As the news that COVID-19 cases have hit the 1 million threshold across the globe, the President of Malawi Peter Mutharika was announcing that his country has registered its first three known cases of the disease.
Malawi’s President Peter Mutharika has announced the country’s first confirmed three COVID-19 cases after weeks of nil cases.
President Mutharika said the first recorded cases are linked to a female with a travel history to India.
“The patients comprise of a female from Lilongwe with travel history to India, a relative and a domestic worker,” the Malawi leader announced.
He added that efforts to trace people that have made contact with the affected people are underway.
Malawi’s first known cases come amid a report warning of dire consequences if the disease is not controlled in the early stages.
iHubOnline understands that while the official version is reassuring, professional projections shared with top officials spell a rather gloomy picture.
Experts fear that with minimal COVID-19 testing capacity, it will likely be difficult to estimate the trajectory of disease in Malawi.
According to the Kuunika Project Mathematical Modeling of COVID-19 in Malawi report which we have seen, at least 50, 000 people could succumb to the disease in the country if it goes out of hand in a year’s time.
The Kuunika Project: Data for Action is a 4-year program funded by the Bill & Melinda Gates Foundation (BMGF) and implemented through the Government of Malawi and some partners.
With Lilongwe becoming Malawi’s epicenter of the COVID-19 following President Mutharika’s announcement, a report of the mathematical model of the disease we have seen estimates that about 1,559,184 Lilongwe residents could be infected in a year.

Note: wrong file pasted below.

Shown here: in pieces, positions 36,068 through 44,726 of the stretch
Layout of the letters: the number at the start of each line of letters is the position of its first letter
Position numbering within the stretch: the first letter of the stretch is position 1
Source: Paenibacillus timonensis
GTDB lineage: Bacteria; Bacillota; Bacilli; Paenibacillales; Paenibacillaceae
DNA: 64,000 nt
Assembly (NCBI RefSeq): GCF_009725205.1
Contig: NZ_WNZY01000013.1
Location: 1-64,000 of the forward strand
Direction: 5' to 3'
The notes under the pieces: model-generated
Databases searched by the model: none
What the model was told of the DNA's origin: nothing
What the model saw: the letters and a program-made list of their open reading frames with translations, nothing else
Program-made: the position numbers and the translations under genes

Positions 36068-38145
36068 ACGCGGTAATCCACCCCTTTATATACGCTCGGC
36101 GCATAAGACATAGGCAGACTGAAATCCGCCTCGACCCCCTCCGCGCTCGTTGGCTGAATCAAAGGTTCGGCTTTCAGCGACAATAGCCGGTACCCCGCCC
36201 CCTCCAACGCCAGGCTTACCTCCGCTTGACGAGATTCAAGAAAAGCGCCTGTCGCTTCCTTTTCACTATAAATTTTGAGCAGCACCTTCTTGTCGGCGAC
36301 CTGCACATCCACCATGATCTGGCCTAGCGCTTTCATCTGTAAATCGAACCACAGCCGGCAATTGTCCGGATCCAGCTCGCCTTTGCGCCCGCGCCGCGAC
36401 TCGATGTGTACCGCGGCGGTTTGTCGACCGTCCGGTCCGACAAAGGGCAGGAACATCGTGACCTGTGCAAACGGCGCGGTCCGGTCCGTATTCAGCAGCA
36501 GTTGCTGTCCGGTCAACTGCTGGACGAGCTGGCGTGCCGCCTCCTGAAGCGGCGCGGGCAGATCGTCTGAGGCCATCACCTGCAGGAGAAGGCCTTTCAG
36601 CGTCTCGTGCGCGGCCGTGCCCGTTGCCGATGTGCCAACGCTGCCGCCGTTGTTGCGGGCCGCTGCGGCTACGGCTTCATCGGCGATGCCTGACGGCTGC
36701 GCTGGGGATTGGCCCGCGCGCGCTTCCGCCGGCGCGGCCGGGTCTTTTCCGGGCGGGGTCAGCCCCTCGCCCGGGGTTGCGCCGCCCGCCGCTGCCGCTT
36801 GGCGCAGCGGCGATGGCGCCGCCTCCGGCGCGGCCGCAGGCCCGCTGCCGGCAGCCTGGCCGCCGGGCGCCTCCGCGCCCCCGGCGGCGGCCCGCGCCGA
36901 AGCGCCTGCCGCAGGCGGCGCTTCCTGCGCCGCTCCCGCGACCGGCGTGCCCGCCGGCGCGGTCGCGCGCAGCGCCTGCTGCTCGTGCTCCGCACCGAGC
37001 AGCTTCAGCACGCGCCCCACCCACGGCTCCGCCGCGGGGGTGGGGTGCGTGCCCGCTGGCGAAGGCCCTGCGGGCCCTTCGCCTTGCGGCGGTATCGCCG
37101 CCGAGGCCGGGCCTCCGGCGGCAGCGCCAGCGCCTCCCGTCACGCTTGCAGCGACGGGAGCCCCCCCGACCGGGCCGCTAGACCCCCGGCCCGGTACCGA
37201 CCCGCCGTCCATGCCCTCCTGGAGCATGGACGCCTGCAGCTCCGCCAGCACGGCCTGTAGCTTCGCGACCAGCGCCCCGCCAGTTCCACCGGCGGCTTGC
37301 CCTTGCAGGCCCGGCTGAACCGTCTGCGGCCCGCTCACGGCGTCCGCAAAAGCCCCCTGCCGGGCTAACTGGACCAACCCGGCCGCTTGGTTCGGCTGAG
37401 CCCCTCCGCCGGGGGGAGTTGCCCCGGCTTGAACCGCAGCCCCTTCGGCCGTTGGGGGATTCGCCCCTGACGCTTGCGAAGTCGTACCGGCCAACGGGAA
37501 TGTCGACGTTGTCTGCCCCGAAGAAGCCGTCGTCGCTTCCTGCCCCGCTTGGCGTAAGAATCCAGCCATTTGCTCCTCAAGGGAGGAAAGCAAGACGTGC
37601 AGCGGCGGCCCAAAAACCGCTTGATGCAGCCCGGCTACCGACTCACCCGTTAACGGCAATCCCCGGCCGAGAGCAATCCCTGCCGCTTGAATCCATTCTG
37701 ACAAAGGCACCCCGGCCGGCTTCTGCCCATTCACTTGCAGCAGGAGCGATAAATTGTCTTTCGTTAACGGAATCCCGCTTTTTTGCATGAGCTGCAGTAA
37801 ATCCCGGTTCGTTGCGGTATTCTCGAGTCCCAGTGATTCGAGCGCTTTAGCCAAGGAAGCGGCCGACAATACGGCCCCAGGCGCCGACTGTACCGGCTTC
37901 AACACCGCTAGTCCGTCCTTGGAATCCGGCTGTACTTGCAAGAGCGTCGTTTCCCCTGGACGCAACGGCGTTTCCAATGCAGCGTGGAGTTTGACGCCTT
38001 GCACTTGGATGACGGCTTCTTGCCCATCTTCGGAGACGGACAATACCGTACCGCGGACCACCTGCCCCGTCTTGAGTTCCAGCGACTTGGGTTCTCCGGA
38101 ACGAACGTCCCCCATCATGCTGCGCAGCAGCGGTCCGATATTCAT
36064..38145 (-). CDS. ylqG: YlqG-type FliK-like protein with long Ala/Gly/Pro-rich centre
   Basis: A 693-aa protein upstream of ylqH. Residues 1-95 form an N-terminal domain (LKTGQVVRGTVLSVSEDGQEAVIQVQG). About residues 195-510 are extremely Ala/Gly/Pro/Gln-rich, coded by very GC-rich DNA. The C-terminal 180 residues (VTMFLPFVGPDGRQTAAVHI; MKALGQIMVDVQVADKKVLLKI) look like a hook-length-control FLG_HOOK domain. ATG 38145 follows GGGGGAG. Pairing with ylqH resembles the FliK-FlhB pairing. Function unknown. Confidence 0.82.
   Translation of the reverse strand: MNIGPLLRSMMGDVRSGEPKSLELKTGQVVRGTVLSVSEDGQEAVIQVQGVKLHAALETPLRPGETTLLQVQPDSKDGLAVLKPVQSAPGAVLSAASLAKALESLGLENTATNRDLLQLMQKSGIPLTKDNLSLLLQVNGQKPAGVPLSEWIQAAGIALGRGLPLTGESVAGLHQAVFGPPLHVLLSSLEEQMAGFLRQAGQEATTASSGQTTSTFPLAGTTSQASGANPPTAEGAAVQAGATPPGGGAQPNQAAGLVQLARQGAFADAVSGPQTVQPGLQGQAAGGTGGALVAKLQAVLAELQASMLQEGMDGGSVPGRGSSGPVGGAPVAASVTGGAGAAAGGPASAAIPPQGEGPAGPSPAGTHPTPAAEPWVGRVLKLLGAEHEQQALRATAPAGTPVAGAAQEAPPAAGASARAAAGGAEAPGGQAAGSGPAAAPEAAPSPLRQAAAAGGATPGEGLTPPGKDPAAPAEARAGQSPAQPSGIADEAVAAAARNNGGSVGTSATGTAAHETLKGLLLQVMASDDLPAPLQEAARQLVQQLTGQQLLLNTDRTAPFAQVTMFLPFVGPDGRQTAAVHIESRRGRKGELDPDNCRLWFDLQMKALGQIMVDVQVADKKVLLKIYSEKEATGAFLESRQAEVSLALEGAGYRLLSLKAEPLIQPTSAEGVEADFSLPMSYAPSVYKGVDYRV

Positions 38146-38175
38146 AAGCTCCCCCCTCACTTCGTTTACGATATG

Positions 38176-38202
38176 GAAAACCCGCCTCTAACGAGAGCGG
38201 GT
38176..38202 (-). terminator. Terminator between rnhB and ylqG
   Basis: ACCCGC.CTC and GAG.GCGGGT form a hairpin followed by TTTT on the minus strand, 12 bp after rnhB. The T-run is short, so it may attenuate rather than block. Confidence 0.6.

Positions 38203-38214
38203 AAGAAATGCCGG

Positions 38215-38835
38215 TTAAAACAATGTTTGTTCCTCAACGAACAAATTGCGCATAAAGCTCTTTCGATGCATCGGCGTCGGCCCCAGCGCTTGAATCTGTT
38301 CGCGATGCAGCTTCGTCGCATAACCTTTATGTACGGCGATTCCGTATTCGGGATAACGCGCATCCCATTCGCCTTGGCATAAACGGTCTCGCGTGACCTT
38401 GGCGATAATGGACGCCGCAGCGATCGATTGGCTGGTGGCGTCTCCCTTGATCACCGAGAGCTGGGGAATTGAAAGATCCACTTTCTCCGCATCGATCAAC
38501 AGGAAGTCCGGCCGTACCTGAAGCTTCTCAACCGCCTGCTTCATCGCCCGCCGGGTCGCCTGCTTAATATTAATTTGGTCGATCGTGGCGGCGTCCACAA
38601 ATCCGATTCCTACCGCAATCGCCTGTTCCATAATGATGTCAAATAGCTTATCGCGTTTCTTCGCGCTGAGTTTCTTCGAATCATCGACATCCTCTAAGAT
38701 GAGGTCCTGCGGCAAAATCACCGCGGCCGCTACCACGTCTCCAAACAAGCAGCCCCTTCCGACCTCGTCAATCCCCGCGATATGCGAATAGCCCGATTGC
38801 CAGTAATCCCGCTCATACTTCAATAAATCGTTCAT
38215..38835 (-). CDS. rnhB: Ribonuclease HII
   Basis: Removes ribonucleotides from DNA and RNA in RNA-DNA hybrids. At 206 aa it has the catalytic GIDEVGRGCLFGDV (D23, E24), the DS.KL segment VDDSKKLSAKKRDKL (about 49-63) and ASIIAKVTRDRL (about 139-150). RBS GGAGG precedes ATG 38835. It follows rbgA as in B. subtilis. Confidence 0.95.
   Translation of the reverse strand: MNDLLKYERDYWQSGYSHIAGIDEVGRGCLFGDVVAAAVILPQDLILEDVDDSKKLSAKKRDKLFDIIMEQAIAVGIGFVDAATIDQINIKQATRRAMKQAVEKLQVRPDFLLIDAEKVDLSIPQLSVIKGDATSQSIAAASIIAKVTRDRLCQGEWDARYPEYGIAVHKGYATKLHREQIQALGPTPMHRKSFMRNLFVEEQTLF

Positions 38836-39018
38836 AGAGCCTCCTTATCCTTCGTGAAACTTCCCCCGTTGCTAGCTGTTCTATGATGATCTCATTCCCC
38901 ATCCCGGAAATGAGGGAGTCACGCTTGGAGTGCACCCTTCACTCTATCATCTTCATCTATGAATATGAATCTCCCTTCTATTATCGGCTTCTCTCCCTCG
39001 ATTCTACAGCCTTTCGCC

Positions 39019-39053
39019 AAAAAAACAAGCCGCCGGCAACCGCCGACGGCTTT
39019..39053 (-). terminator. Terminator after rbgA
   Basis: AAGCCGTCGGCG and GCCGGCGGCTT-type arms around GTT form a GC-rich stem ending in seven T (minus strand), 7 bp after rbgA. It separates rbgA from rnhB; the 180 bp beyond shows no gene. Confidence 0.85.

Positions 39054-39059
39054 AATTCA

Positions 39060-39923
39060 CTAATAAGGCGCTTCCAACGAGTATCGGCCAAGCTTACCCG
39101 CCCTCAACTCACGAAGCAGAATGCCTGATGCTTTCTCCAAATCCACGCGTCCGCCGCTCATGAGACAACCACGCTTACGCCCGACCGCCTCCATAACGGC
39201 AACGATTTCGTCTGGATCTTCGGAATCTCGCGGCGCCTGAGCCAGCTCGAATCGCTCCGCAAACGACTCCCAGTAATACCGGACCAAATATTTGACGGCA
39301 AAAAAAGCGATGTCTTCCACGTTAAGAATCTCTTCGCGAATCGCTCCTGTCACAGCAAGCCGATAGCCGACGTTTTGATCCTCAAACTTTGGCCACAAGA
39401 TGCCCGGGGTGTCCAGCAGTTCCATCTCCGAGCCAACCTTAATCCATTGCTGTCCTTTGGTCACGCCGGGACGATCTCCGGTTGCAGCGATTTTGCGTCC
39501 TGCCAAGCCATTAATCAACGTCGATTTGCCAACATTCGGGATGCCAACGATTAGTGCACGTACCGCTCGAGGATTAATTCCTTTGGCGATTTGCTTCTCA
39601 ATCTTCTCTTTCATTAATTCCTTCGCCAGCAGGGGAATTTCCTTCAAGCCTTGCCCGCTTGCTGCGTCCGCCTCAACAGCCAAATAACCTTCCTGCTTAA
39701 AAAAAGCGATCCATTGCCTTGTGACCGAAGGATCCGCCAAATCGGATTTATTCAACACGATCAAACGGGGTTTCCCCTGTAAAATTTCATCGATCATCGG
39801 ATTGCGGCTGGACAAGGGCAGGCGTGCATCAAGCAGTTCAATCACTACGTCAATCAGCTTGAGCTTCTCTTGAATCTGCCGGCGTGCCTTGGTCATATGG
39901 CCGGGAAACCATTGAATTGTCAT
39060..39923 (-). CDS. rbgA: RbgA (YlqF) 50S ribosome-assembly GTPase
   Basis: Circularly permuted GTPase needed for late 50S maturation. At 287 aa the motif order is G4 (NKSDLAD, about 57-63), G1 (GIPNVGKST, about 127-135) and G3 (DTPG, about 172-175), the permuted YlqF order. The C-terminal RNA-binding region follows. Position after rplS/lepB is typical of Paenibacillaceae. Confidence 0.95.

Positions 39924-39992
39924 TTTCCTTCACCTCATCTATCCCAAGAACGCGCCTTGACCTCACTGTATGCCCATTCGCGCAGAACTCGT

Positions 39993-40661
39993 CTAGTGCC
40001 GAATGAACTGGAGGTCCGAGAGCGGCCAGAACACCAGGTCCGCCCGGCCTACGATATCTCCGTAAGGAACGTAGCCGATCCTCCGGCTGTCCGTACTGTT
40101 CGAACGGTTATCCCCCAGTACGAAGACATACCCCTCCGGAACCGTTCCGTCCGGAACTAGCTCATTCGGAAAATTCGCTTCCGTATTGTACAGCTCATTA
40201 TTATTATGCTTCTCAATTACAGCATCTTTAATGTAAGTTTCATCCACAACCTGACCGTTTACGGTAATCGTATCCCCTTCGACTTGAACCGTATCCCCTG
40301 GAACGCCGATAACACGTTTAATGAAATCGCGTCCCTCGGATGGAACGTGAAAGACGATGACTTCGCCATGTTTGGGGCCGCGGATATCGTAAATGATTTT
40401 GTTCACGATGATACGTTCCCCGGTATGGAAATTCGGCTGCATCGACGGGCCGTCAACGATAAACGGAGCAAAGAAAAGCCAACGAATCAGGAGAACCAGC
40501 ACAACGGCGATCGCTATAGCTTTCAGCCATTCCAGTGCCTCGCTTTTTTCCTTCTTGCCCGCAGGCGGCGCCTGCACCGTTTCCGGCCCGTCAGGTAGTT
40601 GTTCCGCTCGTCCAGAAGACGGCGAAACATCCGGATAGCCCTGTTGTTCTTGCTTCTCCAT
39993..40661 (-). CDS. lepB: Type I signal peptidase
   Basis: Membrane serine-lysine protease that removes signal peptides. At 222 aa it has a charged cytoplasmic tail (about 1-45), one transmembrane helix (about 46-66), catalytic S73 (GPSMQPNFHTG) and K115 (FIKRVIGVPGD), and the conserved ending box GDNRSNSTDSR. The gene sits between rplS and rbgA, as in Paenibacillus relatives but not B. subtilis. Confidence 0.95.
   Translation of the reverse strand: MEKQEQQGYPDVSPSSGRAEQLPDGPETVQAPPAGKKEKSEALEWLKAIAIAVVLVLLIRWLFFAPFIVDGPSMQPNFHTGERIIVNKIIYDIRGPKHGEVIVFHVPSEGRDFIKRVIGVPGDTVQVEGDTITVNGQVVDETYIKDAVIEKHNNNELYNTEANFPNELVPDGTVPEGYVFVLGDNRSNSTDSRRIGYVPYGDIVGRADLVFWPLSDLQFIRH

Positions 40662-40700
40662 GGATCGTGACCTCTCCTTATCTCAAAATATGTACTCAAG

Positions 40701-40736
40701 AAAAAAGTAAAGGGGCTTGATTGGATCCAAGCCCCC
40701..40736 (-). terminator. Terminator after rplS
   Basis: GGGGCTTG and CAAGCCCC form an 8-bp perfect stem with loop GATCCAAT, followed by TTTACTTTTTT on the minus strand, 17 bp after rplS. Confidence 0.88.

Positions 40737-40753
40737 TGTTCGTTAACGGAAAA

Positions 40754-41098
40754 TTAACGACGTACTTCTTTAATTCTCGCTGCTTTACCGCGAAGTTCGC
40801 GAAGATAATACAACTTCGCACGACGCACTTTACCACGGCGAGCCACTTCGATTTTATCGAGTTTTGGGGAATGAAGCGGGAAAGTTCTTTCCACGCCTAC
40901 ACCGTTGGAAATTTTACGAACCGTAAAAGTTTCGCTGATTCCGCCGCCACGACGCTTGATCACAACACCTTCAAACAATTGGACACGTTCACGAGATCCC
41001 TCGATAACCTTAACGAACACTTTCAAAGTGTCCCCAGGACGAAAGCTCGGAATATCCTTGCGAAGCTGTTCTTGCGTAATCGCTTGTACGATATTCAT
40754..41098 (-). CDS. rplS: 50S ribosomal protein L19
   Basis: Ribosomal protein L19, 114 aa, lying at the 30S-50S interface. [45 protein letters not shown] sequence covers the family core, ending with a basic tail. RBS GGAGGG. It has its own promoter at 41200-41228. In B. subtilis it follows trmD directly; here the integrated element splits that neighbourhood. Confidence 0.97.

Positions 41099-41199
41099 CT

The report indicates that about 47,278 will require hospitalization – among them 8,582 in critical state.
It also cautions that 5,064 deaths could be registered in Lilongwe alone.
On a national level, the report paints a further worrying picture if measures are not put in place to nip the disease in the bud.
“Of those infected, it is anticipated that approximately 483,000 people will be hospitalized, and about 85,000 people would need Critical Care,” reads the report.
It also hints that over 85%, or 16 million people, will become infected over 1 Year.
“Of those hospitalized and admitted to critical care, up to 50,000 people could die directly from COVID-19,” further states the report.
Meanwhile, there is worry on how the country’s ailing health system would cope with the COVID-19 if the situation gets out of hand.
“Malawi has an estimated 25 ICU beds nationally, each which could contain lifesaving equipment for critical COVID Cases,” reads the report.
It further warns that failure to receive adequate care could result in an increase of mortality by almost half, at about 26,000 deaths.
The report also cautions that a COVID-19 epidemic has the potential to disrupt routine medical services through stressing the health system.
It also warns that more modest spillover of a 50% increase in HIV, TB, Malaria, and MNCH deaths could increase mortality by 27,000.
It cites how the 2014 Ebola outbreak resulted in an increase in TB mortality of 90% in Sierra Leone, Guinea, and Liberia.
The report, however, suggests not all is lost as the fatality rate is expected to be lower due to the nature of its population.
“Malawi will have a different fatality rate of COVID-19 due to its substantially younger population than places hardest hit (and with data) on COVID-19 mortality,” reads the report.
In order to contain the disease before it spreads across the country, government may enforce a lockdown.
The move will certainly draw mixed reactions particularly in view of fresh elections slated for July.
Ethiopia has called off elections due to the COVID-19 – but it is yet to be seen if Malawi will pursue a similar path and the extent of buy in of key political players should the decision or proposal be made.
As Malawi has three first known cases, the entire globe has recorded at least 1,000, 207. Of these cases, 210,199 cases are reported to have fully recovered, 51,356 deaths have been recorded and 738,652 cases are currently infected and seeking medical assistance.